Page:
Progress Notes

Combating cynicism during the COVID-19 pandemic

Editor’s note: This blog post is the first in an ongoing series of Progress Notes posts featuring students reflecting on the impact of the novel coronavirus (COVID-19) pandemic.

I was nine years old when 9/11 happened. I recall being utterly confused and not fully appreciating the gravity of the situation as a friend’s mom picked us up from school. I remember walking into the house and my dad frantically ushering me into the car.


“Something really, really bad happened. Come on, we have to go give blood!”

I can still picture us pulling up to the donation center and discovering an enormous line of people snaking out the door, along the wall, and around the corner of the building. We ended up being turned away because so many citizens were moved to help in any way they could in a time of crisis.

Whenever I feel helpless and small in the face of a large-scale conflict or tectonic shift in the world, I remember those everyday heroes, the proverbial “helpers” that Mr. Rogers directed us toward, lined up silently outside the donation center, waiting to play their part.

I feel that same sense of powerlessness and dread during our current generation-defining moment, the COVID-19 pandemic. I know I am not alone. What can we do as individuals against an invisible, indiscriminate scourge that has brought the world to its knees, crippled the global economy, and changed thousands of lives with no sign of losing steam?

It’s easy to fall into cynicism. But this makes it all the more important that we stick together (figuratively, of course) and drown out the negativity with action, compassion, and education.

Like many of you, I’ve been pondering and reading about ways we can combat restlessness and contribute as individuals to our communities, and here are a few simple thoughts:

  • Stay home as much as possible, wash your hands religiously, and observe appropriate social distancing. Educate your family members and friends on the concept of “flattening the curve” and hold them accountable.
  • Order take-out from local restaurants, particularly those that are family-run businesses. With the moratorium on dine-in services, disruption in regional supply chains, and dramatic drop in demand, we are the only lifeline for many of our favorite businesses.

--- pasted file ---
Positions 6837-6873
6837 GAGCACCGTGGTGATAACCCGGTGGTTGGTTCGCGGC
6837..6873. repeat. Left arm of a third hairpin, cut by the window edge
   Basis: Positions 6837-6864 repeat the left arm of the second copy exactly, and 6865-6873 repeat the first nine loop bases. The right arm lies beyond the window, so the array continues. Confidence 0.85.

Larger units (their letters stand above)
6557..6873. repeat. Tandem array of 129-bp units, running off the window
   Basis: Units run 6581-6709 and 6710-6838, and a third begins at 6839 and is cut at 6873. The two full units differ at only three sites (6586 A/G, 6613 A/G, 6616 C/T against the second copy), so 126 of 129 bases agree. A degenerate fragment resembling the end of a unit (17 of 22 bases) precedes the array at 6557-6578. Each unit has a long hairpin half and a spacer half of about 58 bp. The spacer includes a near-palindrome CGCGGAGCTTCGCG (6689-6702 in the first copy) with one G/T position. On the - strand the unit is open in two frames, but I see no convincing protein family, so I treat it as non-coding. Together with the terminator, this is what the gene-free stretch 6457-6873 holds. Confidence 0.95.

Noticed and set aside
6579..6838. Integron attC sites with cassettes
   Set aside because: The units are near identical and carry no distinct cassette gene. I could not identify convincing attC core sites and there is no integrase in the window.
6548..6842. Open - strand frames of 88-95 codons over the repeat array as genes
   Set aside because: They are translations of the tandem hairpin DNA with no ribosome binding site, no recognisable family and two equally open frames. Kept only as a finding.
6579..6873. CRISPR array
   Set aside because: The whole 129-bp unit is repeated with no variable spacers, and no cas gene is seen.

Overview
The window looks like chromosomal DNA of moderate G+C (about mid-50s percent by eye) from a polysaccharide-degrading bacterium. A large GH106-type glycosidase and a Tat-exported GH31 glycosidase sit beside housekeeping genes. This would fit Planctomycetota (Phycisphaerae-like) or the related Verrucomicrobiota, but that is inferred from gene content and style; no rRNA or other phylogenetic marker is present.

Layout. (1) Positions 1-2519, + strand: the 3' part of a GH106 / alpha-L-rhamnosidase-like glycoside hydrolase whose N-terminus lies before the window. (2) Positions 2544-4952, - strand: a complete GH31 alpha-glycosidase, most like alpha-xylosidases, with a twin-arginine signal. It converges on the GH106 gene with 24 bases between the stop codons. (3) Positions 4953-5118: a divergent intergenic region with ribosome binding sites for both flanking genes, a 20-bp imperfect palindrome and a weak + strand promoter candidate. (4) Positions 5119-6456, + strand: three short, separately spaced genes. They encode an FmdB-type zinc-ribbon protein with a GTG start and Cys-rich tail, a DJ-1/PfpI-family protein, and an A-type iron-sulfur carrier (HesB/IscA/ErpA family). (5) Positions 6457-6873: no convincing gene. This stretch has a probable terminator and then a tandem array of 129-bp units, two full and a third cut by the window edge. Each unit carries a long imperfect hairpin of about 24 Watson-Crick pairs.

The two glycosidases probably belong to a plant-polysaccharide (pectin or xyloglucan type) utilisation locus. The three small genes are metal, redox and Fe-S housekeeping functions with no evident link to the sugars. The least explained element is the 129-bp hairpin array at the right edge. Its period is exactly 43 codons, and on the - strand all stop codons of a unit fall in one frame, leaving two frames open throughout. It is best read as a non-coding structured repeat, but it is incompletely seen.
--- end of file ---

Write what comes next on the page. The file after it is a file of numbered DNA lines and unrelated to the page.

• Donate blood. With countless drives cancelled across the country, we are facing the prospect of a severe blood shortage in coming weeks. It’s easy and your body will make more of it, I promise.
  • Donate to your local food bank. The unemployment rate is expected to skyrocket and a large number of children rely on school lunch for sustenance.
  • Tutor children virtually. Lack of formal education and structure for an extended period of time is detrimental to childhood development. Some of my incredible and inspiring teacher friends haven’t let school closures get in the way of their mission.
  • Offer to grocery shop or deliver food to your elderly or susceptible friends and neighbors. Babysit, pet sit, or run errands for the healthcare workers in your life to lighten their load, if only a little.
  • Vote. Less of an immediate lever, but of grave importance in preparation for our next crisis.
  • Last but certainly not least, check in on one other. Call or text your grandparents, your colleagues, your neighbors, health professionals, grocery store workers, or first responders in your life. Social distancing does not equal emotional distancing. This is a traumatic time for all whether we perceive it acutely or not, and attending to each other’s mental health is essential, now and always.

This crisis, like all others, will pass and life will eventually return to some semblance of normal, but there is much work to be done during and after the impending peak. Every outbreak or tragedy brings into sharp relief the indispensable maxim that we should care about one another and that our duty and obligation extends beyond our immediate circle.

Hopefully, this experience will leave behind a keener sense of solidarity and fellow feeling. It will take all of us to help stem the tide and pick up the pieces. Let’s all play our part.

-By Ritodhi Chatterjee, third-year medical student at Baylor College of Medicine

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